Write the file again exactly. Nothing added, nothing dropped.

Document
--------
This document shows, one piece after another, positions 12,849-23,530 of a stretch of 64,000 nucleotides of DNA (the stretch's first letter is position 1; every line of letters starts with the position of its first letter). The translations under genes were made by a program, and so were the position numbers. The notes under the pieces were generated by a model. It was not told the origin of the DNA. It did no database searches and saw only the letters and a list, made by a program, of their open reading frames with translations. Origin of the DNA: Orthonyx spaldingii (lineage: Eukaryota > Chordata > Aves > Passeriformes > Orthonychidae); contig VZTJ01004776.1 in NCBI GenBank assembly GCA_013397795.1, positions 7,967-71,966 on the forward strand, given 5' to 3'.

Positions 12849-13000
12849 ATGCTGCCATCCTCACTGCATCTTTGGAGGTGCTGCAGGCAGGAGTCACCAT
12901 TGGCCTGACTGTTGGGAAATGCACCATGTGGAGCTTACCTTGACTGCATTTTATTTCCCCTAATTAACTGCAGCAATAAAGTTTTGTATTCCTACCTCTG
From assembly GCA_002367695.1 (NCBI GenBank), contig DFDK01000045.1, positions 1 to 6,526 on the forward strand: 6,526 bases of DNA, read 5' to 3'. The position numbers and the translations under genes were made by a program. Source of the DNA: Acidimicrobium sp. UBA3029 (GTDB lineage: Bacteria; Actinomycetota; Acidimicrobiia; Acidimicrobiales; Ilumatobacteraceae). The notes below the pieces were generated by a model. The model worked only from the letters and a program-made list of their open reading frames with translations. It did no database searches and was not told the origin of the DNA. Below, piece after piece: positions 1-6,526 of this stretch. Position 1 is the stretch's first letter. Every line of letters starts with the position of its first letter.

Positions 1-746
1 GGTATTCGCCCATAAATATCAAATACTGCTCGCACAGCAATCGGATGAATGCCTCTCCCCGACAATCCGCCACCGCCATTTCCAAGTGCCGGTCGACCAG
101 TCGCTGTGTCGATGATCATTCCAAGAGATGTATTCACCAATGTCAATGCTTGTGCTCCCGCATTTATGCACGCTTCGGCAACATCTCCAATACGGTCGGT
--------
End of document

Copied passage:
This document shows, one piece after another, positions 12,849-23,530 of a stretch of 64,000 nucleotides of DNA (the stretch's first letter is position 1; every line of letters starts with the position of its first letter). The translations under genes were made by a program, and so were the position numbers. The notes under the pieces were generated by a model. It was not told the origin of the DNA. It did no database searches and saw only the letters and a list, made by a program, of their open reading frames with translations. Origin of the DNA: Orthonyx spaldingii (lineage: Eukaryota > Chordata > Aves > Passeriformes > Orthonychidae); contig VZTJ01004776.1 in NCBI GenBank assembly GCA_013397795.1, positions 7,967-71,966 on the forward strand, given 5' to 3'.

Positions 12849-13000
12849 ATGCTGCCATCCTCACTGCATCTTTGGAGGTGCTGCAGGCAGGAGTCACCAT
12901 TGGCCTGACTGTTGGGAAATGCACCATGTGGAGCTTACCTTGACTGCATTTTATTTCCCCTAATTAACTGCAGCAATAAAGTTTTGTATTCCTACCTCTG
From assembly GCA_002367695.1 (NCBI GenBank), contig DFDK01000045.1, positions 1 to 6,526 on the forward strand: 6,526 bases of DNA, read 5' to 3'. The position numbers and the translations under genes were made by a program. Source of the DNA: Acidimicrobium sp. UBA3029 (GTDB lineage: Bacteria; Actinomycetota; Acidimicrobiia; Acidimicrobiales; Ilumatobacteraceae). The notes below the pieces were generated by a model. The model worked only from the letters and a program-made list of their open reading frames with translations. It did no database searches and was not told the origin of the DNA. Below, piece after piece: positions 1-6,526 of this stretch. Position 1 is the stretch's first letter. Every line of letters starts with the position of its first letter.

Positions 1-746
1 GGTATTCGCCCATAAATATCAAATACTGCTCGCACAGCAATCGGATGAATGCCTCTCCCCGACAATCCGCCACCGCCATTTCCAAGTGCCGGTCGACCAG
101 TCGCTGTGTCGATGATCATTCCAAGAGATGTATTCACCAATGTCAATGCTTGTGCTCCCGCATTTATGCACGCTTCGGCAACATCTCCAATACGGTCGGT